Where Does the Dance Begin, Where Does It End? by Mary Oliver

Don’t call this world adorable, or useful, that’s not it.
It’s frisky, and a theater for more than fair winds.
The eyelash of lightning is neither good nor evil.
The struck tree burns like a pillar of gold.

But the blue rain sinks, straight to the white
feet of the trees
whose mouths open.
Doesn’t the wind, turning in circles, invent the dance?
Haven’t the flowers moved, slowly, across Asia, then Europe,
until at last, now, they shine
in your own yard?

Don’t call this world an explanation, or even an education.

When the Sufi poet whirled, was he looking
outward, to the mountains so solidly there
in a white-capped ring, or was he looking

to the center of everything: the seed, the egg, the idea
that was also there,
beautiful as a thumb
curved and touching the finger, tenderly,
little love-ring,

as he whirled,
oh jug of breath,
in the garden of dust?

My mind feels a little hollow, the weight of the month is breathing on me. I keep pondering the word march, this idea that we all progress steadily forward. But what about the past? By moving forward do we abandon what we leave behind? I’m struggling to reconcile the past, while living and embracing the present.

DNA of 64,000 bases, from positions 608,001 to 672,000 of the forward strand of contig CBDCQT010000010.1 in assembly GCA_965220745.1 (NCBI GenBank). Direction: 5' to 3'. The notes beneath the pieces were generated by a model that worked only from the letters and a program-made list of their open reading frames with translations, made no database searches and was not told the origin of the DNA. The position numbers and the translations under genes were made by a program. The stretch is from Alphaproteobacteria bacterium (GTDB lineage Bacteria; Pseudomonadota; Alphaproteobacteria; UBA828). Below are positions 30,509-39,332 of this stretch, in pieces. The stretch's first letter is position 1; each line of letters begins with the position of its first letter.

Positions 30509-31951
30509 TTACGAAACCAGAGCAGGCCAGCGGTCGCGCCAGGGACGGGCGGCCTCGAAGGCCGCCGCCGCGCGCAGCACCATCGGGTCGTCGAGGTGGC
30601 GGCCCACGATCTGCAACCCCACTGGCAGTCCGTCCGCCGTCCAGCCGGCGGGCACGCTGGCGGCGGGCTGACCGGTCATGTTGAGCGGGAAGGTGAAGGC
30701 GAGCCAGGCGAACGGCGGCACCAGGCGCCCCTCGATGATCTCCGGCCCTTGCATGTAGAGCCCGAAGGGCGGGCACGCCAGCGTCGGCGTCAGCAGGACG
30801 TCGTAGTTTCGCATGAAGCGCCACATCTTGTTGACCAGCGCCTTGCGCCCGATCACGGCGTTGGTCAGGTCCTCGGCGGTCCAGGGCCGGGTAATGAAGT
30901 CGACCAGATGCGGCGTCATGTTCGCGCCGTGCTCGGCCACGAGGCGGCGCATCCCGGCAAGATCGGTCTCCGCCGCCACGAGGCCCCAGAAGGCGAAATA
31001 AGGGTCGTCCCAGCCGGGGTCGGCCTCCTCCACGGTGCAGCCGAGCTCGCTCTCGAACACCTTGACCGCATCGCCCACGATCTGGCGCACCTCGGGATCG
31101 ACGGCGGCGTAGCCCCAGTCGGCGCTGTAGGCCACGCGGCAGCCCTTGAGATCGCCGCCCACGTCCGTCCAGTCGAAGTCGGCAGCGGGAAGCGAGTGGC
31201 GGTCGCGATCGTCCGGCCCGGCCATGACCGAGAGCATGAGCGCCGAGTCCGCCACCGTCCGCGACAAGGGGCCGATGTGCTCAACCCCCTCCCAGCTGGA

Mary Oliver’s words, especially in this poem, delineates my ambivalence with the dance between the past and present. Most certainly it speaks to my constant preoccupation of how we all have the capacity to move forward, despite what we have experienced in the past. Just yesterday, I realized that I’ve lost two grandmothers, two grandfathers, and my own father. They are gone, but I continue to march on. The same will happen to my own daughter. When I and her father are no longer, she will forge ahead. The pain of contemplating this truth is far too much for me, as I cannot imagine a world where we don’t all occupy the same space. I am certain my father and my grandparents had the same contemplation.

But despite the obvious somberness of this realization,  in a very grand way I am filled with hope. It’s knowing that the dance has no beginning or end, that life will continue, despite the past or the future as the circle of breath endures. I believe that truth wills me to march.


What provides you with the sustenance to march despite what has happened to you in the past? Does any part of Oliver’s poem speak to you? Why?